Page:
ORIGINAL RESOURCES FOR
TEACHERS AND STUDENTS OF EDUCATION AND
ENGLISH IN HONG KONG
LANGUAGE LEARNING DIFFICULTY IN HONG
KONG: An ethnographic assessment of the
Hong Kong context with proposed solutions
wide-ranging Hong Kong University
doctoral thesis by George Adams is
available as a PDF file here
(34.1 MB). It is also gradually being
made available in HTML sections on the
OTHK site. See links below.
PART ONE - Background
and preparation for research
Research Project I
1. THE CONCEPT OF
DIFFICULTY - Philosophical, psychological
and general semantic orientation
Chinese cognition and
2. DIFFICULTY AND
ENGLISH - General linguistic orientation
Authority and usage
First language errors
Contrasting first and
second language errors
Relative difficulty of
A universal hierarchy
3. ENGLISH IN HONG KONG
- Sociolinguistic orientation
Hong Kong English -
S.E. Asian and world perspectives
Localized forms of
English as an
Errors as unrecognised
features of Hong Kong English
The Hong Kong identity
Hong Kong English in
4. ENGLISH LANGUAGE
LEARNING - Focus on TEFL and TESL and our
Optimum acquisition and
Conditions for second
language learning (Spolsky)
Constraints in foreign
A TA Education Model
foreign/second language learning
and foreign/second language learning
5. RESEARCH PROJECT I -
Focus on Hong Kong English Language
Possible use of the
Comparison of student
and teacher perceptions of difficulty
PART TWO - Examination
and elucidation of Research Project I
Research Project II
6. THE INTERFERENCE OF
CANTONESE IN HONG KONG ENGLISH USAGE -
Contrastive lingusitic aspects to
perceived English language learning
difficulty in Hong Kong
Beyond error correction
and interference analysis
and sociological factors in
7. THE DIFFICULTIES OF
THE HONG KONG TEACHING/LEARNING
SITUATION - Sociology, educational
function and constraints
situation of Hong Kong students
The function of
education in Hong Kong society
The constraints of the
Hong Kong education system
The perception of
learning difficulty within the education
8. LEARNING STYLES AND
APPROACHES IN HONG KONG - The perspective
of the educational psychologist
The culture myth
Literature unrelated to
Users and sympathisers
of the Biggs Study Process Questionnaire
Critical assessment of
the Biggs line
9. RESEARCH PROJECT II
: CLASSROOM OBSERVATION - Do Hong Kong
English teachers attempt to counter the
nexus of difficulty?
STRATEGIES AND A SUGGESTED INTERVENTION
Comparisons between TA
Language Learning and other methods and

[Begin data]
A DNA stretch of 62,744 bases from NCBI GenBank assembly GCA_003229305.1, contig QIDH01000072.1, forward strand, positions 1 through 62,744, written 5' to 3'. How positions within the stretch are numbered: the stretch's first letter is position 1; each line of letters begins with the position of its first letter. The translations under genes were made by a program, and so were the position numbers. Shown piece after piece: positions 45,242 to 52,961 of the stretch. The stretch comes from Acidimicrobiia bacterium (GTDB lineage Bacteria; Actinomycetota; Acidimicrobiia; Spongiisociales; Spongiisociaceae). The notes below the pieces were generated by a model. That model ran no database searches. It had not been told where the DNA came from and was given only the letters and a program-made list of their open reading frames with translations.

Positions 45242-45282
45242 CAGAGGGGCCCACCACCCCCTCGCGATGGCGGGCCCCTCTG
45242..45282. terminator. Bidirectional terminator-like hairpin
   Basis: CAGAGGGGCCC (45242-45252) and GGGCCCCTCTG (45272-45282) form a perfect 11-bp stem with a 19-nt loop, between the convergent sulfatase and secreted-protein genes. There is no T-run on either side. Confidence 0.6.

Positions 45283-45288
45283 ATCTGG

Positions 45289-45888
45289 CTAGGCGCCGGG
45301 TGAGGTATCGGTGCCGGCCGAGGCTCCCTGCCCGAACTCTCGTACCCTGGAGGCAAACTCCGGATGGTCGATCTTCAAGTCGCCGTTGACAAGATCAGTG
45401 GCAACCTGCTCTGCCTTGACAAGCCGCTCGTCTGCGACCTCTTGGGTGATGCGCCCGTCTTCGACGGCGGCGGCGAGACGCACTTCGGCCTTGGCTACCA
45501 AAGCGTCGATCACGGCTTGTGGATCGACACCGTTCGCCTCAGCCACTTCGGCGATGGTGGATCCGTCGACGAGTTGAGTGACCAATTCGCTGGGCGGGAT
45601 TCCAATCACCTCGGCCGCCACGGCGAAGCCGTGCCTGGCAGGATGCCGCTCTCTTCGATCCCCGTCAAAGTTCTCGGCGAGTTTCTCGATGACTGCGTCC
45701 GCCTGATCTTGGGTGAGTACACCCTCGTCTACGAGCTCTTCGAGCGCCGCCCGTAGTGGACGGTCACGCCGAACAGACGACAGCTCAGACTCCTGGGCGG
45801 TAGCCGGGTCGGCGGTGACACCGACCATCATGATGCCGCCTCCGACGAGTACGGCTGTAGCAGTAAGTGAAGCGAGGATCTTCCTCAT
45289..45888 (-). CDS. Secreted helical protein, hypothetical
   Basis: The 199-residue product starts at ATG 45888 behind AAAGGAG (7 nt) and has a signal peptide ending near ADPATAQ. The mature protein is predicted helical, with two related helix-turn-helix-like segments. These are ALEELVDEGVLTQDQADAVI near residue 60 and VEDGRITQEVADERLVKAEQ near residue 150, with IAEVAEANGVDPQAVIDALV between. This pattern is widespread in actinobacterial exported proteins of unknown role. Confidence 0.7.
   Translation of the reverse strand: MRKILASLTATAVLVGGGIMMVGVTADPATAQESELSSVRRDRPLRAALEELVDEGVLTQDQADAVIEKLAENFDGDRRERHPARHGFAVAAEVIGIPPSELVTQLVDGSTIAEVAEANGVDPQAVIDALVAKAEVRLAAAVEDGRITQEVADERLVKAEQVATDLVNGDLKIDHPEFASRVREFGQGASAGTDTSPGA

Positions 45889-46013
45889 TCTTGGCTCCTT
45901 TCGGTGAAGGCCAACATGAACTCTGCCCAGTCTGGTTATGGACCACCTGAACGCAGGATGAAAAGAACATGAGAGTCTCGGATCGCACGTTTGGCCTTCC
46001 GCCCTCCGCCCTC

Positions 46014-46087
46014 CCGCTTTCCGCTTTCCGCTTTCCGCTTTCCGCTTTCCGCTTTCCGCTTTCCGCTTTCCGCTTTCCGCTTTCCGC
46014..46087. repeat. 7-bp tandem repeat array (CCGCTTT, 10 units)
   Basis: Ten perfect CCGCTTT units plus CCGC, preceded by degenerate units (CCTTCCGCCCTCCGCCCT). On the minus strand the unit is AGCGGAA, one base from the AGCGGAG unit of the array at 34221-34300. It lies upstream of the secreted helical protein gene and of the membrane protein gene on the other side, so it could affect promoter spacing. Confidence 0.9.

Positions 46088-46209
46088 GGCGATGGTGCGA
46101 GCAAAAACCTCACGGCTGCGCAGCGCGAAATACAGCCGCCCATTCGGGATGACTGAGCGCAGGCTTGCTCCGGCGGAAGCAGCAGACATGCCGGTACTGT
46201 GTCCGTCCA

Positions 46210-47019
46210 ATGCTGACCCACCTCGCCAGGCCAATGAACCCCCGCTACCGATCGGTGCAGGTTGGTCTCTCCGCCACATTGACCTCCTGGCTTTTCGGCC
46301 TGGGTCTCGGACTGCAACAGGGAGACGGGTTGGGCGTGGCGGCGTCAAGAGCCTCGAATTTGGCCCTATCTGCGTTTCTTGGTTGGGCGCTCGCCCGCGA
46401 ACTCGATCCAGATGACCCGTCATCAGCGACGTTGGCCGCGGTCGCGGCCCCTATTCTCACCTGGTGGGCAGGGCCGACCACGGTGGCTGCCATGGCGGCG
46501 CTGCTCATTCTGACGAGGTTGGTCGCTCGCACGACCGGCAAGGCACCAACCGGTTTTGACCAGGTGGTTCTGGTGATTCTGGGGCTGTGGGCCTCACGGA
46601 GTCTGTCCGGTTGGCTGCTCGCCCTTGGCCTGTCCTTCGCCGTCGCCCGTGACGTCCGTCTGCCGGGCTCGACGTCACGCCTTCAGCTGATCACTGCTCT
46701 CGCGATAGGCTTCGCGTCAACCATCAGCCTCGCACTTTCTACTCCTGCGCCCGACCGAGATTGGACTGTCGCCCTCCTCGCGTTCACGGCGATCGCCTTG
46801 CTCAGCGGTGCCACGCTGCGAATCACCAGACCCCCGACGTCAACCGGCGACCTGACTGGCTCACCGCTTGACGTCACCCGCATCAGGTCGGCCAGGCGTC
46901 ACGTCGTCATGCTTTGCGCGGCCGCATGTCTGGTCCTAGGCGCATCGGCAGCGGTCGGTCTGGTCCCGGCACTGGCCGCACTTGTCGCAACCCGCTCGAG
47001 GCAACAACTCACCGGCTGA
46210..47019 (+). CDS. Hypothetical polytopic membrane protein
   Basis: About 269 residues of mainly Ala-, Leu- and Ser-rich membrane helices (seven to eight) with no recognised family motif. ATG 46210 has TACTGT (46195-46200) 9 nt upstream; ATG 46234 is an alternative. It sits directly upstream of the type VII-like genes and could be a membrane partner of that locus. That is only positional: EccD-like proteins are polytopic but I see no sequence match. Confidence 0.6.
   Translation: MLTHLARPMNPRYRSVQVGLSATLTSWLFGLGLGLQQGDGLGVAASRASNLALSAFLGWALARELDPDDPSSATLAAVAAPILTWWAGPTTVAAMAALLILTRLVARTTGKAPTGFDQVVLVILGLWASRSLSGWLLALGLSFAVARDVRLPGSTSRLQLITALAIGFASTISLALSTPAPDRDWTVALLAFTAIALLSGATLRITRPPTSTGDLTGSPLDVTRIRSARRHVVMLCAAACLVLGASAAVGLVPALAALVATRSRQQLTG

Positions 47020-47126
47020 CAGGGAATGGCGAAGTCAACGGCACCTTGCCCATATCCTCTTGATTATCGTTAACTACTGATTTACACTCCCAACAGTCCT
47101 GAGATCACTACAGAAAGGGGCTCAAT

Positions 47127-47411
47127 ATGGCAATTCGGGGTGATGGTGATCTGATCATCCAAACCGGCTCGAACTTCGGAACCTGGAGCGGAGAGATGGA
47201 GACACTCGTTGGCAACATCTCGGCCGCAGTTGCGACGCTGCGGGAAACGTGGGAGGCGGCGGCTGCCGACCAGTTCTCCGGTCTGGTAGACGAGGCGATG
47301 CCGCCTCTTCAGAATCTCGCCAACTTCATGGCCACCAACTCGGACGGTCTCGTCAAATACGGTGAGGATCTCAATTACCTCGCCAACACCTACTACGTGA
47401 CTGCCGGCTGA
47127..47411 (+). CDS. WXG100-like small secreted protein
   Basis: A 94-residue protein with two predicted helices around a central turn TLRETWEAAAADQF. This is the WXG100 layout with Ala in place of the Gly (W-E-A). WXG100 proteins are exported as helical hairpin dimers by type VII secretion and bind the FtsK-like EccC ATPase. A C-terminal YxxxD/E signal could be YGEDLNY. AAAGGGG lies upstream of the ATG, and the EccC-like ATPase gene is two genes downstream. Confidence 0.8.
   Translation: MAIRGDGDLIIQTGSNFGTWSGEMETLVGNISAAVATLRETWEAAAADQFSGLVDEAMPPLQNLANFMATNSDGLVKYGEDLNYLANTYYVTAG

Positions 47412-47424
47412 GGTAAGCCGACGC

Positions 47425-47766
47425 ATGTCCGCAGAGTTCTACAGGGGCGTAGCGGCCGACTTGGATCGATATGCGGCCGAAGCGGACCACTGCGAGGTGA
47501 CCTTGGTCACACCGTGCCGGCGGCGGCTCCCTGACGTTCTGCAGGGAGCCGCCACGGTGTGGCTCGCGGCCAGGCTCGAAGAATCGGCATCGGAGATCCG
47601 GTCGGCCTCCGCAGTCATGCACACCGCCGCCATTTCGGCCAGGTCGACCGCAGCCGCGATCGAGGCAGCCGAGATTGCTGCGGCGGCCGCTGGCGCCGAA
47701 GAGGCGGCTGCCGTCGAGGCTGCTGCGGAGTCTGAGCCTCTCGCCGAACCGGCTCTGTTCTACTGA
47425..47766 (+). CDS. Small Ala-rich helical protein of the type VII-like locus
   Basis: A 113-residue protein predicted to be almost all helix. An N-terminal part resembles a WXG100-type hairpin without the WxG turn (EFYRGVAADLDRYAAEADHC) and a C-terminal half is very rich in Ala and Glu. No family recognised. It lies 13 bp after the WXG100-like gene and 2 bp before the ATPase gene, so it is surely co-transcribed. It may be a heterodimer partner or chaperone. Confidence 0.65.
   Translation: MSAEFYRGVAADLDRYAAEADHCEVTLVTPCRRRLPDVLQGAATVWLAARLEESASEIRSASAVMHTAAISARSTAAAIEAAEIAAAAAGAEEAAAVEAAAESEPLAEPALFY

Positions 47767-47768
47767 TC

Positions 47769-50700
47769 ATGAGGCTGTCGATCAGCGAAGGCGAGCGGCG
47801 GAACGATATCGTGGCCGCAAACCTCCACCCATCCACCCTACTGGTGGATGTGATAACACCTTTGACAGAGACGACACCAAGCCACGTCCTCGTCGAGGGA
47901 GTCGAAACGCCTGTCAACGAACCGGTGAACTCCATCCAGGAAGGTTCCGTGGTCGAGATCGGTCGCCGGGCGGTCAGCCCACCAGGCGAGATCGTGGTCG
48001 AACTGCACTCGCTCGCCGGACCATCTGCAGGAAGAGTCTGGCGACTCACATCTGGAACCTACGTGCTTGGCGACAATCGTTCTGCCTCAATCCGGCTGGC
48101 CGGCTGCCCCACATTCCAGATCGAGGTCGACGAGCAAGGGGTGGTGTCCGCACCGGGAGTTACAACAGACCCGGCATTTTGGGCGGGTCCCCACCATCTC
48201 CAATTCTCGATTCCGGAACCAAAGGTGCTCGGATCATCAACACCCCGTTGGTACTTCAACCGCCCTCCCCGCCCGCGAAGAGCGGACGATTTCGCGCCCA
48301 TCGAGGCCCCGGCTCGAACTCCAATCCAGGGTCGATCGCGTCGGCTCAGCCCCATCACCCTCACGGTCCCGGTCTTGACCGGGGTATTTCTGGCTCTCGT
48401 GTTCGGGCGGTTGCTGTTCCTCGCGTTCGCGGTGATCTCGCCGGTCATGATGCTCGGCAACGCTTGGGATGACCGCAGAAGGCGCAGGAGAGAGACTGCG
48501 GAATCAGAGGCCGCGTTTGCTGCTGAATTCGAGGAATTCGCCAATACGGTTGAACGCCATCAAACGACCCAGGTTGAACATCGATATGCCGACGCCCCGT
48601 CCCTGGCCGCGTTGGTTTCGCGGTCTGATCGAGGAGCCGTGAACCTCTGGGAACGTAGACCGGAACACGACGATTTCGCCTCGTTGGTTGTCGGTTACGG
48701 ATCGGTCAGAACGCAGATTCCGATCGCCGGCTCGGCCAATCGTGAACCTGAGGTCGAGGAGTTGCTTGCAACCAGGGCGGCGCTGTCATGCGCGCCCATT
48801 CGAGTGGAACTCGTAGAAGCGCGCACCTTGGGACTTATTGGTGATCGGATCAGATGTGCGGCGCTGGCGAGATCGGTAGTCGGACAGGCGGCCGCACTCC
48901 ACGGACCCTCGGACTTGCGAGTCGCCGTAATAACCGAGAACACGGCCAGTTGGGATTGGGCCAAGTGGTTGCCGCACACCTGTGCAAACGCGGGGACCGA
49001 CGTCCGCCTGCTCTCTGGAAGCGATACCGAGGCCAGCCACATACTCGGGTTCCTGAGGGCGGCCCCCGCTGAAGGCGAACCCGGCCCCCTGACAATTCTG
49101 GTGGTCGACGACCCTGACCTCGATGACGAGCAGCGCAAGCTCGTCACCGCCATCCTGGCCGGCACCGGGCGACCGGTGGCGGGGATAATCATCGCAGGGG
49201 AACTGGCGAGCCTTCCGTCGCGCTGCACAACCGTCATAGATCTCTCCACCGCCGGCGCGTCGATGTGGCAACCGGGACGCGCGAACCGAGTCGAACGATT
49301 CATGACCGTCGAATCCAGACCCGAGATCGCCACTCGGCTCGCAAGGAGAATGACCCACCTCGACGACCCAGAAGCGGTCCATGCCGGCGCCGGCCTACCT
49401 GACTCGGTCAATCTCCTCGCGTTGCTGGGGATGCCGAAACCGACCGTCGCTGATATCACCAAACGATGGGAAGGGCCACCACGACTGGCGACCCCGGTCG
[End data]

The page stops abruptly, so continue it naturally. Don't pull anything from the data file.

TALL in principle
TALL in practice
Results of the study
Directions of future
GAMES HONG KONG PEOPLE
PLAY - the best-selling classic guide
to Hong Kong life (1992).
Now out of print but about to be
re-published. 'Adams is a wickedly astute
people watcher who has managed to sum up,
with absolute accuracy, a small mass of
mankind in a minimum of words...Wonderful
stuff.' TV AND ENTERTAINMENT TIMES.
TAI TAM TUK - Light reading
for casual moments in tribute to Raymond Chandler.
THE HUI BOYS - George Adams' 2014 investigation of
the Rafael Hui / Thomas Kwok corruption trial.
EXIT TO STANLEY - The Donald Tsang bribery and
NOTE AND CONDITION OF USE: ©
George Adams 1992-2010. Copyright and all
other ownership rights have not been
relinquished on the above material.
George Adams works available in the Hong
Kong Public Libraries.
George Adams USA published stories
available on Google
Tribune article by Ed Neilan
describing NOT THE SOUTH CHINA MORNING
THE SOUTH CHINA MORNING POST" -
Chapter 8 of The
Suffocation Of Hong Kong.
NOT THE SOUTH CHINA MORNING POST
available at Hemlock's
Journalism Review 50 International
Names To Know.
HAVE TO BE LIKE THIS?: Education and
Socialisation in Hong Kong by Anthony
Solloway on Amazon.
NOTE AND LATEST LINKS
The following are
examples of actual examination papers used in past
1. Study with a routine.
An effective study strategy is a must.
How did I handle my routine it?
Here’s my strategy that you can use as well:
time across multiple subjects. The
#1 rookie mistake students make is throwing all
their time on one subject per day. Every subject
needs a bit of love and attention.
more specific: time. Spend
one hour on thee to four different subjects per day,
every day. For your weaker subjects, 2 hours